The small baby alligators of the Florida Everglades are wise to follow their instincts and stay close to their mother, even lying on top of her. Their small size and still tender hides make them vulnerable to a Great Blue Heron or even a male Alligator. I spotted about six babies close to this parent.
A 600mm lens allowed me to capture this close-up photograph, while standing about 15 feet away. It’s wise for humans to keep a safe distance away from this dangerous creature in the wild. While they lie still most of the time, when alligators are extremely quick when they attack.
Happy Mother’s Day, Mama Gator. Good luck keeping your babies safe.
When my children were little, my husband and I lulled them to sleep with a rocking chair and our favorite lullabies.
“Hush, little baby, don’t say a word. Papa’s gonna buy you a mockingbird.”
Those memories are precious.
But I don’t think I have ever SEEN a mockingbird until recently on an early morning bird tour in Naples, Florida. This mockingbird stayed on the pine branch long enough for me to capture this photograph. Now I can SHOW my children (and my grandchildren!) a live mockingbird.
On January 9, 2018 the first of three anhinga chicks emerged from their eggs at Corkscrew Swamp Sanctuary. The Sanctuary is not a zoo where humans take care of the animals. It’s a boardwalk through a cypress swamp teeming with birds and alligators, ferns and cypress, frogs and snakes — where nature lovers can walk and watch during the day. I visited the site on February 11, 2018 to discover the one month old anhinga chicks so grown up!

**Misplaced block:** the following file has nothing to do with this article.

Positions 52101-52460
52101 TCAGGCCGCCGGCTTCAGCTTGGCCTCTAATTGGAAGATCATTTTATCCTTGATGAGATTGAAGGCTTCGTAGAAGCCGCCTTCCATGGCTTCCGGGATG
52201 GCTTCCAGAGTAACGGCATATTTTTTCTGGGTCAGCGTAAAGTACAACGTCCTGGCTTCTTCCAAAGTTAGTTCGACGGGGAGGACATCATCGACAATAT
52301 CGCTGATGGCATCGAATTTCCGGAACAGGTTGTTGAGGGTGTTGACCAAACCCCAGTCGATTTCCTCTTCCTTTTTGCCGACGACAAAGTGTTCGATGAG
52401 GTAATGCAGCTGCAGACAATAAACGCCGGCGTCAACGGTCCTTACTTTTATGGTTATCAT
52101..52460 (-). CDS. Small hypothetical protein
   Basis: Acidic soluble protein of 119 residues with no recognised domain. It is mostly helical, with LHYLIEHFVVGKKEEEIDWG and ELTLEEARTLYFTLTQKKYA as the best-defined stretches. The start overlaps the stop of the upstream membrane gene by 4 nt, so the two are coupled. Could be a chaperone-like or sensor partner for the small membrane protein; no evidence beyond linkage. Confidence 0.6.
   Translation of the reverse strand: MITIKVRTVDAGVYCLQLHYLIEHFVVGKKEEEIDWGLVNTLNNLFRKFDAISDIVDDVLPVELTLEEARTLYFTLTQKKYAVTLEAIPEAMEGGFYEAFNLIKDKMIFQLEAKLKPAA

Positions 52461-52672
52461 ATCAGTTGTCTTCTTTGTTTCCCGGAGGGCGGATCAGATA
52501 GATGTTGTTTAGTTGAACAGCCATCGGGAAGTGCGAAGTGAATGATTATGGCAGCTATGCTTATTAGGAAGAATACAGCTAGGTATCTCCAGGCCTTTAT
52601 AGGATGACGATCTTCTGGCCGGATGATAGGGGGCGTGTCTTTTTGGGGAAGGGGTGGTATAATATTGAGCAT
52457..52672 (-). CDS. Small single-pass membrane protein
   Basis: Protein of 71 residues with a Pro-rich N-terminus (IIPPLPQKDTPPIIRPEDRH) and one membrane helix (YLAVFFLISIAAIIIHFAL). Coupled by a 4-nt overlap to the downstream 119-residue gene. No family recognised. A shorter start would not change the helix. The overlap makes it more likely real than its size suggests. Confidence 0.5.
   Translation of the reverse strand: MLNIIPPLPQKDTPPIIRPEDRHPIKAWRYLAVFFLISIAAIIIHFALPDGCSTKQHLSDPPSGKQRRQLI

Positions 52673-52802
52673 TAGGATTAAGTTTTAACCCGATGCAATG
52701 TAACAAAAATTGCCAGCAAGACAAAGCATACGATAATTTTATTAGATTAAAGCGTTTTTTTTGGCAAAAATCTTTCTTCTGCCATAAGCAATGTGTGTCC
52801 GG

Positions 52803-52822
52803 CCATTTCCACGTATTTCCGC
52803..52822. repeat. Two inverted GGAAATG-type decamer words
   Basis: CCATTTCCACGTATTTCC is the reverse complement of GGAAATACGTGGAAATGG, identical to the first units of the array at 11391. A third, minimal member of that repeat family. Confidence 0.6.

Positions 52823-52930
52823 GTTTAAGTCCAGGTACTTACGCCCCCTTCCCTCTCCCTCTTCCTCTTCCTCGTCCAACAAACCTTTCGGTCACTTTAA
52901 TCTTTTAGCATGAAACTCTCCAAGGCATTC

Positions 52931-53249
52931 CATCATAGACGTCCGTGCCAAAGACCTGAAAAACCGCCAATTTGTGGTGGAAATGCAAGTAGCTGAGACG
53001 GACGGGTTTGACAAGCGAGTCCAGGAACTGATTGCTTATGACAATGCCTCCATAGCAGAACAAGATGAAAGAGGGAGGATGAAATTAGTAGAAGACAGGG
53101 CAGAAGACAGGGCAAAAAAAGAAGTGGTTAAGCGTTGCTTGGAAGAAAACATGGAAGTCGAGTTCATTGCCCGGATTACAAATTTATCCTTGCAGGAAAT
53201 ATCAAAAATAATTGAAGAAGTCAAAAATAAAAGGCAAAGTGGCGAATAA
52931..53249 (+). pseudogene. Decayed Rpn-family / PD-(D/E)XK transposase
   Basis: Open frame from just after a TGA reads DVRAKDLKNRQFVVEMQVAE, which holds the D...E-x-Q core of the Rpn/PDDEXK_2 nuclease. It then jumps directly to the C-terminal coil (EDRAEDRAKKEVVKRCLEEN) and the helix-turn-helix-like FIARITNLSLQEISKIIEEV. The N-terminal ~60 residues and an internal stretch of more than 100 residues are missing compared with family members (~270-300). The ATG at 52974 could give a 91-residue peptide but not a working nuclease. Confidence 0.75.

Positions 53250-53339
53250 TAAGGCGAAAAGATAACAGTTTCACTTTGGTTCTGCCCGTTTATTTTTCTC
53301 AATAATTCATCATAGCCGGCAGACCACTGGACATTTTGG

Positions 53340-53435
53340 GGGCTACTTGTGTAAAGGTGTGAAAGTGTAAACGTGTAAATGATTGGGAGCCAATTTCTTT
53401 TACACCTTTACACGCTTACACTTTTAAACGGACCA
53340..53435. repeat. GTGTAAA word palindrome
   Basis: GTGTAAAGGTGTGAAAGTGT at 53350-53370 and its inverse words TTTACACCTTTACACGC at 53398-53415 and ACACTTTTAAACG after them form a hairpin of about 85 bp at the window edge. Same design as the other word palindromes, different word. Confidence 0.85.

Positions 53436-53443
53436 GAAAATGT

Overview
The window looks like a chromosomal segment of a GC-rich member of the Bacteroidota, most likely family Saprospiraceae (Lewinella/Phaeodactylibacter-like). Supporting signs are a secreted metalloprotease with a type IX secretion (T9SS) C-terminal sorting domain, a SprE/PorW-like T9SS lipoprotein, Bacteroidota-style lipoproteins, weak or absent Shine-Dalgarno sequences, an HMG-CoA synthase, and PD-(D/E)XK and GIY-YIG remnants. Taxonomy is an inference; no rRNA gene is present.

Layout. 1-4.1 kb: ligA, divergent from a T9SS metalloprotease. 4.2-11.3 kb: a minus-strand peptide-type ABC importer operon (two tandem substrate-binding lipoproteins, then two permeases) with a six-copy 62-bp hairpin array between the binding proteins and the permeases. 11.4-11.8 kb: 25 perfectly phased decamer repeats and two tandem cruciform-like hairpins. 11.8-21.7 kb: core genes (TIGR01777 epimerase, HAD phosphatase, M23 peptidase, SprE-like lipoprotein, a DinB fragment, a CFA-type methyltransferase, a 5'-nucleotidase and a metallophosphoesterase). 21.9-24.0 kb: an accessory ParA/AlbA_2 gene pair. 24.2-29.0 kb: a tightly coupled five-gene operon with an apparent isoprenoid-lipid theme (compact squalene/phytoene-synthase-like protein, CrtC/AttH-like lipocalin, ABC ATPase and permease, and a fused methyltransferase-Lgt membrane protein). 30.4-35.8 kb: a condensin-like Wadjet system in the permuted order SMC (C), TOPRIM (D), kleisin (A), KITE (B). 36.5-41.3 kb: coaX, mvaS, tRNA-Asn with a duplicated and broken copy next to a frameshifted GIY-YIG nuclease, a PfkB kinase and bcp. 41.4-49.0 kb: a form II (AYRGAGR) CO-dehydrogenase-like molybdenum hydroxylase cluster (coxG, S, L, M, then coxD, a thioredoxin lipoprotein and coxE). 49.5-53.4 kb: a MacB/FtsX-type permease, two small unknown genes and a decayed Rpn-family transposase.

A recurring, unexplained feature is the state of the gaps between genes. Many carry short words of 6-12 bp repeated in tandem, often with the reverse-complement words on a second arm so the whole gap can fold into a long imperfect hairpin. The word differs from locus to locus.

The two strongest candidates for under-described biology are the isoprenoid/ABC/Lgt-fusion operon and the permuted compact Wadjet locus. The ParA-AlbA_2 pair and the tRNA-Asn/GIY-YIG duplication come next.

The Anhinga is frequently seen drying out its feathers like this in the sun after swimming underwater to hunt for fish. Because of its long neck, it is often called the snake bird. The male birds are all black with some white streaks, while the females have a brown neck and belly and all black feathers. Anhingas are very common in Southwest Florida, and they are not generally afraid of people. You can walk right past one without scaring it away. Having a good look at the young, however, is pretty special.
Three young osprey were chirping up a storm, while Mama took a bath in nearby tidal waters and then dried her feathers while perched atop a nearby tree. Finally, Mama Osprey came to the rescue and landed on the nest.
With a shutter speed of 1/1000 second, my Nikon D800 froze the action as Mama Osprey landed on her young.